Student Learning Outcomes

Why Use Student Learning Outcomes?

  • Clear expectations for students and faculty
  • Common institutional language
  • Context for course design and revision
  • Curriculum Map and Assessment
  • Faculty self-assessment
  • Curricular match with industry standards
  • Accrediting Agency standards

Example: Students will design a plan for an inquiry lesson using the OCPS lesson plan format and meeting at least one of the Sunshine State Standards for secondary science.

SLOs and Assessment

Student Learning Outcomes are:

  • Specific: Students will be able to <action verb> <something>
  • Prescribe artifacts to be analyzed:
    • Measurable characteristics
    • Specified methods of evaluation: exam responses, portfolio section, performance
  • Indicator: Combined data indicating relative degree of achievement.
    Review results of assessments in all/sample of sections of the courses housing the target SLO’s.

Classroom Assessment and Student Learning Outcomes (SLOs)

For each classroom, Student Learning Outcomes, ask the questions…

  • What teaching and learning methods will be most effective? (Experience and research help us answer this)
    • Classroom Student Learning Outcomes are based on Outcomes selected for the Course. A Course Outcome may be addressed in more than one class session, at varying cognitive levels and through the use of various teaching and learning methods.
    • Example: Students will research and prepare arguments for and against the issue of whether the US should socialize medicine.
  • What formative assessment tools should be used to monitor student progress?
    • Selecting a Classroom Assessment Tool to evaluate progress toward meeting a Class SLO involves consideration of the content, level of competency targeted and the learning activities.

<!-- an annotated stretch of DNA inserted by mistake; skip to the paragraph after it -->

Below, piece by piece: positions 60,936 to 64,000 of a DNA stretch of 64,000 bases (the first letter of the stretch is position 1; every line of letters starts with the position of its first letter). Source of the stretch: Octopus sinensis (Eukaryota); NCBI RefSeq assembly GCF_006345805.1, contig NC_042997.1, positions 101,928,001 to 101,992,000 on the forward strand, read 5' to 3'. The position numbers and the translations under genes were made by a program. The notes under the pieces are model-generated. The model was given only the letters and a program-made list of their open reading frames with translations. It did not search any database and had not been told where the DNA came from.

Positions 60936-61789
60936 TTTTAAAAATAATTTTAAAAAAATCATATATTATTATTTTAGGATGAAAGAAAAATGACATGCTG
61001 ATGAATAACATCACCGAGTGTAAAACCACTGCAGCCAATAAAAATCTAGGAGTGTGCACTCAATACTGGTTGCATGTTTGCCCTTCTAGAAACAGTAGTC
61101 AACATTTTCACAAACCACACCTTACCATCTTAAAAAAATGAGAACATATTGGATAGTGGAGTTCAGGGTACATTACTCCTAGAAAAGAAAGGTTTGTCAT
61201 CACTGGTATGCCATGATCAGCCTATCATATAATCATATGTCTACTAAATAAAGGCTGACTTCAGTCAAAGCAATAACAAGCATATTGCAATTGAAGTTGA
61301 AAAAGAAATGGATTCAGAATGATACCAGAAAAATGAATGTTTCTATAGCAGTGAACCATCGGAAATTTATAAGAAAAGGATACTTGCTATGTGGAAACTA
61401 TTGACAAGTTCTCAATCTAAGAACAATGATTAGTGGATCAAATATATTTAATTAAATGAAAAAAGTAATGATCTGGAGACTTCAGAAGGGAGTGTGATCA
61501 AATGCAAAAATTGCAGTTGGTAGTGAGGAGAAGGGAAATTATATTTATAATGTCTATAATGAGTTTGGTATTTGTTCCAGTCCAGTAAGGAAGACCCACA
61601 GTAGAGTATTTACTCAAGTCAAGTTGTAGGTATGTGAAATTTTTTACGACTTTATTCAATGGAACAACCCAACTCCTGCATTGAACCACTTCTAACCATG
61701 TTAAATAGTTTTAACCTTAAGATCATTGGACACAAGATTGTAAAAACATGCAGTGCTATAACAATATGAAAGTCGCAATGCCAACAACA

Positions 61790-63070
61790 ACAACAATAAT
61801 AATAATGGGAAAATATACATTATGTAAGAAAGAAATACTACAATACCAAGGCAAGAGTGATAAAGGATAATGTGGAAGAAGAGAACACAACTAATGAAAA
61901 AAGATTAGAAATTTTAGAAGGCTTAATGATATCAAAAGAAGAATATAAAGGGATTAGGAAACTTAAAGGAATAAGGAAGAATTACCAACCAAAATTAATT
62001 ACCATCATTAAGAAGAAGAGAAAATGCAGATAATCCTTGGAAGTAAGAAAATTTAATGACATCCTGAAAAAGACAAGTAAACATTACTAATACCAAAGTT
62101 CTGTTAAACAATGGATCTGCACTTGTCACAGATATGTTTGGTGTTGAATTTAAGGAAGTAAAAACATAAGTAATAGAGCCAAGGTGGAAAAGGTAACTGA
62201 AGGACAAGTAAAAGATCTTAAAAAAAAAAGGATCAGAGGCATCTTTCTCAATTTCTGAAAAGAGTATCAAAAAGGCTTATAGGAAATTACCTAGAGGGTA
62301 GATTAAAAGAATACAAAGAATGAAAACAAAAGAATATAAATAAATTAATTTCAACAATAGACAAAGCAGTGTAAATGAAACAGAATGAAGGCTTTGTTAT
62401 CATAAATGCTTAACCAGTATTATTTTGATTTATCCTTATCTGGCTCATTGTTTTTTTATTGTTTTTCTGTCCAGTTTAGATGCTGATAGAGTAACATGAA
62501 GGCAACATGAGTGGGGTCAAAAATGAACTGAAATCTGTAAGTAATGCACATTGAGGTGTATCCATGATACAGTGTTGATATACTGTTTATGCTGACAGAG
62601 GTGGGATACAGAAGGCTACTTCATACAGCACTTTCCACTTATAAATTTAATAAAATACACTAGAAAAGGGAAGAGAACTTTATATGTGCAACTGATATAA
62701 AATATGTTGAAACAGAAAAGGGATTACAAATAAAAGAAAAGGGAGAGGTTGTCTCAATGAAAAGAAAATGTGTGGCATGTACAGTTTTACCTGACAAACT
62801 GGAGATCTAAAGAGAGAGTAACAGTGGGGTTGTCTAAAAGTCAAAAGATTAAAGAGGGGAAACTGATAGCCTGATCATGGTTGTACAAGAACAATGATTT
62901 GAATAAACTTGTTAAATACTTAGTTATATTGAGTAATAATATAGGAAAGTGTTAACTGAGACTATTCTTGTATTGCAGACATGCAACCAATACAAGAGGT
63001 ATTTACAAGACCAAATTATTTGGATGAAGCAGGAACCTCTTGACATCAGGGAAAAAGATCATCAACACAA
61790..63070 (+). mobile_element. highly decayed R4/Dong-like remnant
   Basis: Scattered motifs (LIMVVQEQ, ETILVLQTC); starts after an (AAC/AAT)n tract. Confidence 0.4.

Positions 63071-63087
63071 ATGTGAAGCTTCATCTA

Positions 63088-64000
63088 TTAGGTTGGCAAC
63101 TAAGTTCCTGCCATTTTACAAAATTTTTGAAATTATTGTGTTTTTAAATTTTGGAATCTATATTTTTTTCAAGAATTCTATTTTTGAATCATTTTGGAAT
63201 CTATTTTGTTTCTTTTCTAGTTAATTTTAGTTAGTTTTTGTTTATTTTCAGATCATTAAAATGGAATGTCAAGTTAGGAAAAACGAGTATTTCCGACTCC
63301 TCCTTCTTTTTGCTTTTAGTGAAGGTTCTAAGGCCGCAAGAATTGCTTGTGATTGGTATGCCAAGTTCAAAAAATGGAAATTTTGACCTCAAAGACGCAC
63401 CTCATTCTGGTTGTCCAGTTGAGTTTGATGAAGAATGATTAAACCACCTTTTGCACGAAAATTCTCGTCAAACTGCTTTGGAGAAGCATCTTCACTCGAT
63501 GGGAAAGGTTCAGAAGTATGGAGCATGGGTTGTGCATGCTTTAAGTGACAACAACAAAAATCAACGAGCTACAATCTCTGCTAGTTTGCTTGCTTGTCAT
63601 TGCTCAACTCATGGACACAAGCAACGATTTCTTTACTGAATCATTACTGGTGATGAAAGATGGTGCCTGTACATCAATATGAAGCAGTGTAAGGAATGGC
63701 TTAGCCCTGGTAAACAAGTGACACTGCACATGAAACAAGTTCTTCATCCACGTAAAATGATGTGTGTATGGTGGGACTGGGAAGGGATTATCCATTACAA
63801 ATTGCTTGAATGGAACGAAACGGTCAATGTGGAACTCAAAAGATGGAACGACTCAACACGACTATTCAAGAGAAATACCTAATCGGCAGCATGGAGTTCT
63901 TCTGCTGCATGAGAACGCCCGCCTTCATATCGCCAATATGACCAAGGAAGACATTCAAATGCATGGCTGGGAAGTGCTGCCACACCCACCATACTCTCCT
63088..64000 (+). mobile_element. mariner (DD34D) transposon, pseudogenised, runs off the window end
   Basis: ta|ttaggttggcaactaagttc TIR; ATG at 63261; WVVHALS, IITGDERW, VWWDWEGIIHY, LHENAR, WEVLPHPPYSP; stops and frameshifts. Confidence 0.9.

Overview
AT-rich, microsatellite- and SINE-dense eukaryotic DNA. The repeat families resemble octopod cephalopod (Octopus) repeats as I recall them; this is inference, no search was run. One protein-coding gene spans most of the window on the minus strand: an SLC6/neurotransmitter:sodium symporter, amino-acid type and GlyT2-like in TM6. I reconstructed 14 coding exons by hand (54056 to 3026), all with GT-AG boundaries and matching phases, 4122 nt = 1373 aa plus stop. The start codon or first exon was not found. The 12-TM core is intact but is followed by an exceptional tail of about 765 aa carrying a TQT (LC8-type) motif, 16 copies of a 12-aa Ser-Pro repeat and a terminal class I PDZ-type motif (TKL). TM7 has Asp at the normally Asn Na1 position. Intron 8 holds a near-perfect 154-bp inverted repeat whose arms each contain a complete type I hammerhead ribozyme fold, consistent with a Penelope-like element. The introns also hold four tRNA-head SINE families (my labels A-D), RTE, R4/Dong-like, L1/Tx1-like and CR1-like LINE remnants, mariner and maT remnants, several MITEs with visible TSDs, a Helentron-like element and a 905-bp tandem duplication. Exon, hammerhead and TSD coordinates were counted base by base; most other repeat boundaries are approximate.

• What do we do with the results of Classroom Assessment?
      • Based on predetermined criteria, we adjust class content, our teaching methods, prerequisites, or remedial activities as needed to ensure greater effectiveness.

    In addition to the information included here, we invite you to participate in events focused on Assessment listed in our calendar and to contact the Faculty Center for additional assistance.

     

Faculty Spotlight View Other Award Winners

William Russell
College of Education and Human Performance William       Russell I became a teacher because I wanted to have a positive impact on students’ lives. To ensure that I positively impact students, I follow three basic beliefs: I believe students have different learning styles which require various instructional strategies, methods, and techniques. I believe that the in...

Leandra Preston-Sidler
College of Arts and Humanities Leandra       Preston-Sidler My teaching philosophy is grounded in my passions–for learning, for teaching, for stimulating interest in women's and gender issues, for social justice, and for encouraging students to critically engage their own worlds and the information they are exposed to in every facet of their experience. While eac...

Ann Gleig
College of Arts and Humanities Ann  Gleig At the heart of my teaching philosophy is the conviction that teaching is a vocation in the original sense of its Latin root, vocare, a summoning to a particular type of service; in this instance, the call to nurture the full development of the individual within a scho...